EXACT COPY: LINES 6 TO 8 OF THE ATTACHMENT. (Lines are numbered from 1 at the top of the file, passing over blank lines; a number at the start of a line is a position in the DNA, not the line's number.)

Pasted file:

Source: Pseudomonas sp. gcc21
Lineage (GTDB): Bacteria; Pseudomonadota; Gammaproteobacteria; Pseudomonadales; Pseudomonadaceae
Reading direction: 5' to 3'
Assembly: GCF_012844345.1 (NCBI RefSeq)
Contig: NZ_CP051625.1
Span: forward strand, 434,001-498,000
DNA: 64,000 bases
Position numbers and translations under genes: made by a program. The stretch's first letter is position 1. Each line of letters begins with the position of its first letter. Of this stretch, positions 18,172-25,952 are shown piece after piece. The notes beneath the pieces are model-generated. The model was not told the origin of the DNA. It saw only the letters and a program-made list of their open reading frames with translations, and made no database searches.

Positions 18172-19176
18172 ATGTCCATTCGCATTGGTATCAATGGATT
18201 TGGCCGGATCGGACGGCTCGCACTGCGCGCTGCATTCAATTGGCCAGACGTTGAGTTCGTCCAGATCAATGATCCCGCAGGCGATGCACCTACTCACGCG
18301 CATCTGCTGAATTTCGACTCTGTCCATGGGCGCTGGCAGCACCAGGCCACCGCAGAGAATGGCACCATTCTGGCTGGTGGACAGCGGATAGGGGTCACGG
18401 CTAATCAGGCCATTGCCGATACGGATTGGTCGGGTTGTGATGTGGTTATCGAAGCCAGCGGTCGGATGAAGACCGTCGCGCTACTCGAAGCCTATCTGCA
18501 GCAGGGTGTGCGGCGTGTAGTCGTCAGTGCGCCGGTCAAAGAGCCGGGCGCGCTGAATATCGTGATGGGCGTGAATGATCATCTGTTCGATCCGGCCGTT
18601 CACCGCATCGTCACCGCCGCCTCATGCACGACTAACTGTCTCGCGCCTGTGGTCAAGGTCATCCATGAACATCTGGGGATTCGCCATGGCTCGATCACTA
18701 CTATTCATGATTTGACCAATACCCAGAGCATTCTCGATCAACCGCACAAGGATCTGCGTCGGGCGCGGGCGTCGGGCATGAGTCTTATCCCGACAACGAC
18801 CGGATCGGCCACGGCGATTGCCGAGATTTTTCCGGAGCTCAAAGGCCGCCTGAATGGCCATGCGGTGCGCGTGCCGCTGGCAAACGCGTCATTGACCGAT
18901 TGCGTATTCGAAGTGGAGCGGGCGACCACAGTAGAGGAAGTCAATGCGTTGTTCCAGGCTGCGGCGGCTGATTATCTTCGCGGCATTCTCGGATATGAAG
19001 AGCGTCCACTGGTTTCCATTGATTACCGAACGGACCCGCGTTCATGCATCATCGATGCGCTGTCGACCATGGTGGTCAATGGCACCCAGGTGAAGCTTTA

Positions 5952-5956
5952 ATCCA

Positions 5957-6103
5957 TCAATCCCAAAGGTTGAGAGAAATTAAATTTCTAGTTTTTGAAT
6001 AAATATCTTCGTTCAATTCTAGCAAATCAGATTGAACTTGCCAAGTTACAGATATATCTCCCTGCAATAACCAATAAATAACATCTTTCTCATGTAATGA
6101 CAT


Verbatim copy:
Span: forward strand, 434,001-498,000
DNA: 64,000 bases
Position numbers and translations under genes: made by a program. The stretch's first letter is position 1. Each line of letters begins with the position of its first letter. Of this stretch, positions 18,172-25,952 are shown piece after piece. The notes beneath the pieces are model-generated. The model was not told the origin of the DNA. It saw only the letters and a program-made list of their open reading frames with translations, and made no database searches.